las2las -i dgm1l-ab_32366_5622_1_nw.laz ^
        -set_classification 2 ^
        -set_synthetic_flag 1 ^
        -odir temp -olaz

las2las -i dgm1l-ag_32366_5622_1_nw.laz ^
        -set_classification 2 ^
        -set_synthetic_flag 1 ^
        -odir temp -olaz

las2las -i dgm1l-aw_32366_5622_1_nw.laz ^
        -set_classification 9 ^
        -set_synthetic_flag 1 ^
        -odir temp -olaz

Using lasmerge we merge all returns from files with acronyms ‘brk’ (= bridge points), ‘lpb’ (= last return ground),  ‘lpnb’ (= last return non-ground), and ‘lpub’ (= last return under ground) into a single file that will then contain all of the (classified) last returns for this tile.

lasmerge -i temp\dgm1l-brk_32366_5622_1_nw.laz ^
         -i temp\dgm1l-lpb_32366_5622_1_nw.laz ^
         -i temp\dgm1l-lpnb_32366_5622_1_nw.laz ^
         -i temp\dgm1l-lpub_32366_5622_1_nw.laz ^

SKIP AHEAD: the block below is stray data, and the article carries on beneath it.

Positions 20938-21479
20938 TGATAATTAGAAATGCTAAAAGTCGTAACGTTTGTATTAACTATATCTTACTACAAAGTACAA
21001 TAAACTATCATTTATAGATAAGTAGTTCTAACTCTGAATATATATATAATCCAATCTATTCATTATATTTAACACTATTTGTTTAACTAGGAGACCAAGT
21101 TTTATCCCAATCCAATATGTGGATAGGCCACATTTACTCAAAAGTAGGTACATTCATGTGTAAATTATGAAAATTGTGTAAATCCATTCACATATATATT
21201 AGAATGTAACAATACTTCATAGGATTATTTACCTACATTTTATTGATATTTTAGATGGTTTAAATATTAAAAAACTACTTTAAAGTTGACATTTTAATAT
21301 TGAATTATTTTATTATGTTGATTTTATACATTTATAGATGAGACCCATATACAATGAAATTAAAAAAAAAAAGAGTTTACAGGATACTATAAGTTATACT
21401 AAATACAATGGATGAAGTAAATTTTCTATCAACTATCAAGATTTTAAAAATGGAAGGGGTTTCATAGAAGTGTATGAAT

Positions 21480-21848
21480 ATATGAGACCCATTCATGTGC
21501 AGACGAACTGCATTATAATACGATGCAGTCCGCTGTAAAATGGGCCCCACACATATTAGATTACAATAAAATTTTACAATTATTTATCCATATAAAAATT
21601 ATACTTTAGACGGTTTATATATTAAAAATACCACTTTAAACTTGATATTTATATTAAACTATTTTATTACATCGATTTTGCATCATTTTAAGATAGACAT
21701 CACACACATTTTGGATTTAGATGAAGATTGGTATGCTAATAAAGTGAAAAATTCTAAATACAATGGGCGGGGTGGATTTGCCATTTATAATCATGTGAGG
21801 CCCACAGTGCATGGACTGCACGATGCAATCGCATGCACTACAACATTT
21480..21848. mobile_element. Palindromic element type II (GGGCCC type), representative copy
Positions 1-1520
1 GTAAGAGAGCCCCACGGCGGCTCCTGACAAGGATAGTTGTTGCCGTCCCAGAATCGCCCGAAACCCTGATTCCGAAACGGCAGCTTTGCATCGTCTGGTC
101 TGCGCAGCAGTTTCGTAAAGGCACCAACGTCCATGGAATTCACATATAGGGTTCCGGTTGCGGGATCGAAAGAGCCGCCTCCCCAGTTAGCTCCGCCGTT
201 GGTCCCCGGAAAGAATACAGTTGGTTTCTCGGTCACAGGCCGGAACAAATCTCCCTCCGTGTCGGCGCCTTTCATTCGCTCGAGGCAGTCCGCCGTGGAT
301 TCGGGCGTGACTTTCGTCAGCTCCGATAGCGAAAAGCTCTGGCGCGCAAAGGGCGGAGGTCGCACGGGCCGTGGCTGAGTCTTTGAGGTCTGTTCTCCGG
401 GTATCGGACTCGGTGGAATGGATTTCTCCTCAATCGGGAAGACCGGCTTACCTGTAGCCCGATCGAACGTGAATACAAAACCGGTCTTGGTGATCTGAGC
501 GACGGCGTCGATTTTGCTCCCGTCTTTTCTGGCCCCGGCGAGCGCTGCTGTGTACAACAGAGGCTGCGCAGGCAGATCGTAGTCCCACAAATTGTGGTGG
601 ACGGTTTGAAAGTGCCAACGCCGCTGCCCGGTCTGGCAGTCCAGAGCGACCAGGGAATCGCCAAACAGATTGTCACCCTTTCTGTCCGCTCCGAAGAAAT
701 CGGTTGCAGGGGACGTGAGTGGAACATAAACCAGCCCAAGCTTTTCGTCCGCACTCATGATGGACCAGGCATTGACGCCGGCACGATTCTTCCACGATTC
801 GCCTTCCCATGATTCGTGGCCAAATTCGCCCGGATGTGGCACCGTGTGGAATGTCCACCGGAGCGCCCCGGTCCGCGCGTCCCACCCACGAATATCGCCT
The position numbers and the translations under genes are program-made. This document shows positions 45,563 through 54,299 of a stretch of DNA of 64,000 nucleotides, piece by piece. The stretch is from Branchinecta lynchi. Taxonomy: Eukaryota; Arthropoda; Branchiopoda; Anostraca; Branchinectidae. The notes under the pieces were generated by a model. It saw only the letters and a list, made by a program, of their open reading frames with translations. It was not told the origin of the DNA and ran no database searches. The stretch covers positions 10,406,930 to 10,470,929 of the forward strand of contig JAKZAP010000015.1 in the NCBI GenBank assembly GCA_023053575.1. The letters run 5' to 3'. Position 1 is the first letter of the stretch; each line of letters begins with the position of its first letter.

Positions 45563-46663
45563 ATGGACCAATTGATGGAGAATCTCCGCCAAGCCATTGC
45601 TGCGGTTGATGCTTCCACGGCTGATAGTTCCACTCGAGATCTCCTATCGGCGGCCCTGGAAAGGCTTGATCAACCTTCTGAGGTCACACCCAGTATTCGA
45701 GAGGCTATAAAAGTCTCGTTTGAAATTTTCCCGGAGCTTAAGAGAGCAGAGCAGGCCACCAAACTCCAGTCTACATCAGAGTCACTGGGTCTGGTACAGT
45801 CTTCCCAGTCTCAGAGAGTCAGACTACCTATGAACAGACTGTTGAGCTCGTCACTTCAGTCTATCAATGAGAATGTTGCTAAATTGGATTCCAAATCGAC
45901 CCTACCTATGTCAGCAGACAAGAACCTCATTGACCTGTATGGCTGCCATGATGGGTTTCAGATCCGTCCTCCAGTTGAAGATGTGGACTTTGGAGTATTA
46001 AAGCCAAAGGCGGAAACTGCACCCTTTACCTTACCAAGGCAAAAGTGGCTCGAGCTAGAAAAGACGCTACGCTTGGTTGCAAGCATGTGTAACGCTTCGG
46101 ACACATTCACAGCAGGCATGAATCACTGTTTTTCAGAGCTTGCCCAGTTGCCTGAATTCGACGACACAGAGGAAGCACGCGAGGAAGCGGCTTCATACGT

-o temp\dgm1l-lp_32366_5622_1_nw.laz

Next we run lasduplicate three times to recover which points are single returns and which points are the first and the last return of a pair of points generated by the same laser shot. First we run lasduplicate with option ‘-unique_xyz’ to remove any xyz duplicates from the last return file. We also mark all surviving returns as the second of two returns. Similarly, we remove any xyz duplicates from the first return file and mark all survivors as the first of two returns. Finally we run lasduplicate with option ‘-single_returns’ with the unique last and the unique first return files as ‘-merged’ input. If a return with the exact same xyz coordinates appears in both files only the first copy is kept and marked as a single return. In order to keep the flags and classifications from the last return file, the order in which the last and first return files are listed in the command line is important.

lasduplicate -i temp\dgm1l-lp_32366_5622_1_nw.laz ^
             -set_return_number 2 -set_number_of_returns 2 ^
             -unique_xyz ^
             -o temp\last_32366_5622_1_nw.laz

lasduplicate -i dom1l-fp_32366_5622_1_nw.laz ^
             -set_return_number 1 -set_number_of_returns 2 ^
             -unique_xyz ^